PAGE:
Originally authored on August 28, 2015
Born from a humble family in Binondo, Manila on February 1868, Agueda enrolled and excelled in a girl’s school under the auspices of Dona Vicenta de Roxas. Marrying a katipunero, Agueda became a Filipina revolutionary who brought materials from Manila to make gunpowder and bullets which she delivered to her husband in Cavite. Her husband, Mariano Barroga of Batac, Ilocos Norte was put in charge of the revolutionaries in San Juan Del Monte, Montalban, and Marikina.
Later on he was transferred with his family to Tangos, Cavite. Agueda and her husband constantly traveled to secure materials for ammunition which remained undetected by the authorities until the Truce of Biak-na-Bato. During the American occupation, she was the courier between her husband in Manila and General Artemio Ricarte in Cavite. Agueda was entrusted with secret papers on war strategies and planned attacks on Spanish detachments. Being a woman, she was never suspected of involvement in revolutionary activities, until July 1900, the authorities discovered grenades in her house in Calle Anda which consequently led to the arrest of Agueda, her husband, and General Ricarte.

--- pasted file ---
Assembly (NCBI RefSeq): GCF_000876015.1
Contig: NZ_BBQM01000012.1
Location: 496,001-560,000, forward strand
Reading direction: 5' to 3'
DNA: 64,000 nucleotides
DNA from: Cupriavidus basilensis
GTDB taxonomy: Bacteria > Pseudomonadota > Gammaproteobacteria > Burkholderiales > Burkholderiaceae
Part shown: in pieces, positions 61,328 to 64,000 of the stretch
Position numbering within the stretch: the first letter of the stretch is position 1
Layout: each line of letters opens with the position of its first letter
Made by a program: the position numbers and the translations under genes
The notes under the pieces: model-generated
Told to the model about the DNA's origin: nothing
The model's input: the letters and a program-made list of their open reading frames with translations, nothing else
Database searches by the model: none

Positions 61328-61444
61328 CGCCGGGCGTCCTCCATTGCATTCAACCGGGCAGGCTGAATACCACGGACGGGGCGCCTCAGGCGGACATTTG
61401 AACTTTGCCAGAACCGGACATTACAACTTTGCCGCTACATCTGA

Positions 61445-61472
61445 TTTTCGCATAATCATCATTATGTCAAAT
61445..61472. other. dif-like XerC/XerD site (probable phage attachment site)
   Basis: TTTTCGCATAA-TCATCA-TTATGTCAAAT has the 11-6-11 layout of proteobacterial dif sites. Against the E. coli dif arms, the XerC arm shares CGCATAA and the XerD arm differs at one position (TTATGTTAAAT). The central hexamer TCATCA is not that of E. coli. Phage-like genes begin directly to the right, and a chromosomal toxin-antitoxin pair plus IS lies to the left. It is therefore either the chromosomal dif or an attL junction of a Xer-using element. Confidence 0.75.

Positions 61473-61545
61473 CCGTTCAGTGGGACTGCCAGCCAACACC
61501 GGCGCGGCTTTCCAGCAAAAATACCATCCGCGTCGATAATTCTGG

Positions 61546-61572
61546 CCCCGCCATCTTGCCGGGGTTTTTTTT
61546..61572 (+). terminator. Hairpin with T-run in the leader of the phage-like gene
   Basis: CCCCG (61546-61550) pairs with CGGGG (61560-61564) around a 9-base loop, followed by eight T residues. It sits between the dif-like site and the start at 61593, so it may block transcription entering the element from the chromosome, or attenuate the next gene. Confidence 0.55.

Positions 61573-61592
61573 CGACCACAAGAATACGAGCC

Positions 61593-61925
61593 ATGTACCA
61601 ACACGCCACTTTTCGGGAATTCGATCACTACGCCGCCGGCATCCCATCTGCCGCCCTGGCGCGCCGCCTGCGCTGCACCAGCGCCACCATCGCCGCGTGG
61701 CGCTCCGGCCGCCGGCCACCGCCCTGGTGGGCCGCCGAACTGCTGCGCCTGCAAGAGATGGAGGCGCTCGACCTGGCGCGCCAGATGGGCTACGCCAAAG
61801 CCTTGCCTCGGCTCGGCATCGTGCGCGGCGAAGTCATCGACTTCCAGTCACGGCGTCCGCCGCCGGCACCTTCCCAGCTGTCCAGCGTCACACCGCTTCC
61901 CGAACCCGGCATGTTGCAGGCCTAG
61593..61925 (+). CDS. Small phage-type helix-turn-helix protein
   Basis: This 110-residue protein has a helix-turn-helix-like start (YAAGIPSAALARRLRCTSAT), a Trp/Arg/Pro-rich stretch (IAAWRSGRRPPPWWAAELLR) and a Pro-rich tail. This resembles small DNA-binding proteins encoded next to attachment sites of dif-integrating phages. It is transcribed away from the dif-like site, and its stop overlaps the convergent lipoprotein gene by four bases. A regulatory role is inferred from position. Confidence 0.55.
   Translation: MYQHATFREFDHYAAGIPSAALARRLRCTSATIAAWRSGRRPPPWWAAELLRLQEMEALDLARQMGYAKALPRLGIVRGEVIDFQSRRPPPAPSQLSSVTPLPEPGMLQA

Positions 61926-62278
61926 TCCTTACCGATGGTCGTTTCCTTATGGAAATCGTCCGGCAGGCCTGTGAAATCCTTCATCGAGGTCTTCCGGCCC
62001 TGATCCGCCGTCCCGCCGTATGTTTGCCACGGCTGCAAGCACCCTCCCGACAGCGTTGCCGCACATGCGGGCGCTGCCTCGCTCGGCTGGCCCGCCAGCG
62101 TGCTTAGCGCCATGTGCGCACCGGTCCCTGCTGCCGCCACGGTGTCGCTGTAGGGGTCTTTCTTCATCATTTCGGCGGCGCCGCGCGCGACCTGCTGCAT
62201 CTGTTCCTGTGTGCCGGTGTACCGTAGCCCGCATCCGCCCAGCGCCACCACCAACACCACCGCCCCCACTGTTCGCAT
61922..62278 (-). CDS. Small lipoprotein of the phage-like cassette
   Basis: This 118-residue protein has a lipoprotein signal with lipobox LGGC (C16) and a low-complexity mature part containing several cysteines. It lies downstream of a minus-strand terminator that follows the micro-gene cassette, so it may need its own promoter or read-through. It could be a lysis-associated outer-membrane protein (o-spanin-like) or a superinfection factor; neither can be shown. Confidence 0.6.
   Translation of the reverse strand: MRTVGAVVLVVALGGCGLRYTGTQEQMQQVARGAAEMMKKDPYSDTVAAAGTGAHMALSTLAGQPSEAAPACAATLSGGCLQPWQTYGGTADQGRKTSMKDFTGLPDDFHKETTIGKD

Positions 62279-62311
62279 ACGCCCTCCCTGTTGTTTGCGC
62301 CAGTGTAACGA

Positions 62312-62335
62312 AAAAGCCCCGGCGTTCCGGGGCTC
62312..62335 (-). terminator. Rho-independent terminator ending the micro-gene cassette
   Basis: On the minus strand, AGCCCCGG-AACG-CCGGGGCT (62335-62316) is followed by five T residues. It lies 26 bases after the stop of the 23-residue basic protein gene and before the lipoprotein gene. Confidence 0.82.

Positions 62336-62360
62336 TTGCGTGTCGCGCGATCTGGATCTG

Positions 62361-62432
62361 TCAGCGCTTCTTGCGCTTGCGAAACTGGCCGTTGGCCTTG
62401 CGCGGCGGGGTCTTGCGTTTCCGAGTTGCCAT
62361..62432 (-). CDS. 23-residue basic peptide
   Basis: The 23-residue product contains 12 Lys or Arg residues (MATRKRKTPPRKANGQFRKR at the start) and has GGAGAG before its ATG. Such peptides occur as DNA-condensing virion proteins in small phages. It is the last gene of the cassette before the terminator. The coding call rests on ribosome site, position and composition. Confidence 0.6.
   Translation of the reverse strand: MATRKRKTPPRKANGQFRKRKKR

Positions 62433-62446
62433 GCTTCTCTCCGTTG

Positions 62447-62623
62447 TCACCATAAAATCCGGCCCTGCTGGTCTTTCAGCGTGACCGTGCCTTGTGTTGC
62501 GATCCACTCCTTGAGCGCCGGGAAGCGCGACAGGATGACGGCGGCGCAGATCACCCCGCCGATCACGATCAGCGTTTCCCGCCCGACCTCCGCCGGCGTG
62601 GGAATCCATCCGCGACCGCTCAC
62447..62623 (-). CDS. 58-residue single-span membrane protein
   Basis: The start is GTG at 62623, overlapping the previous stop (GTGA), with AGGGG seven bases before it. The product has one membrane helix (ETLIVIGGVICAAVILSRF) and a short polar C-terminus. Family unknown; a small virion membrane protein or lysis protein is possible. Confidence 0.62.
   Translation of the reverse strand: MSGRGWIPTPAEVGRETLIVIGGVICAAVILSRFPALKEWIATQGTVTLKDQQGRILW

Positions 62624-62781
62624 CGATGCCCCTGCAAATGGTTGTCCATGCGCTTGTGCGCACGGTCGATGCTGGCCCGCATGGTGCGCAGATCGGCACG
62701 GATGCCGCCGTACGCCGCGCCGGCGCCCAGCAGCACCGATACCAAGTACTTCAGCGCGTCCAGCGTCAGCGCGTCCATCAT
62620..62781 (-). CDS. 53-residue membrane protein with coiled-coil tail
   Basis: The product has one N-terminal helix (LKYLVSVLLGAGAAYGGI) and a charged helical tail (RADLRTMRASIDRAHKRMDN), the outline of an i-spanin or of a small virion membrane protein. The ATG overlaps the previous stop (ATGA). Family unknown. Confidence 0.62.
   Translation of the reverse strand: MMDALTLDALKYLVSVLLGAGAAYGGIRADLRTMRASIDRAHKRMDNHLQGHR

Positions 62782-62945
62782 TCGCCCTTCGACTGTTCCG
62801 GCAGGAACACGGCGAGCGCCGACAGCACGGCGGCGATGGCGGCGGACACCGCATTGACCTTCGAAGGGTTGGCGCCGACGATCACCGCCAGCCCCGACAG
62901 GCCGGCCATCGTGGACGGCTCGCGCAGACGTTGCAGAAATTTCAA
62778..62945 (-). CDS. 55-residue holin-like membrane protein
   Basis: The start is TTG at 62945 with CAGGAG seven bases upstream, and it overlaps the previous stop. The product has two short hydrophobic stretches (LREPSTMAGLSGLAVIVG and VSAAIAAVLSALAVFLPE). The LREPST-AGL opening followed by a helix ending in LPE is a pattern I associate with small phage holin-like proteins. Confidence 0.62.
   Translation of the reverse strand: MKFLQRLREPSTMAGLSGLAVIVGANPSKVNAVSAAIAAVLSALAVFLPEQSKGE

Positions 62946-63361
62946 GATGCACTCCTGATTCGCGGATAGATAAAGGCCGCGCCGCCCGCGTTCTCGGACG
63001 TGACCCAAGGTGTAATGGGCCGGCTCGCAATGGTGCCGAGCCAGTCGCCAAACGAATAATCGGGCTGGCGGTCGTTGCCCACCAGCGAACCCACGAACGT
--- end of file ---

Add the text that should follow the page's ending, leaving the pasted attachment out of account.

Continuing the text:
In February 1901 Lt. Col. Tungkod (the pseudonym of her husband) was exiled to Guam with other revolutionaries, leaving Agueda behind with their four children. Unable to support her family, she left her three children in Hospicio de San Jose and sold her jewelries and their fourth child while her husband had passed away in 1902. In 1910, she visited General Ricarte who was exiled in Hongkong and refused to sign an oath of allegiance to the United States. The following year Agueda married Ricarte and lived there till 1921 on the small island of Lemah.
When political exiles were deported by the British government from Hongkong at the outbreak of World War I, her family was shipped to Shanghai. After which, they were allowed to move to Japan where Ricarte taught Spanish in an overseas school in Tokyo. On April 1923, they transferred to Yokohama where they lived permanently and opened a profitable restaurant. For 18 years together with their children and grandchildren, it was their abode. They only returned to the Philippines in 1944 after the Japanese Occupation wherein that same year, she fell ill and died in her beloved home, the Philippines.
* – credits to the owner/s for the pictures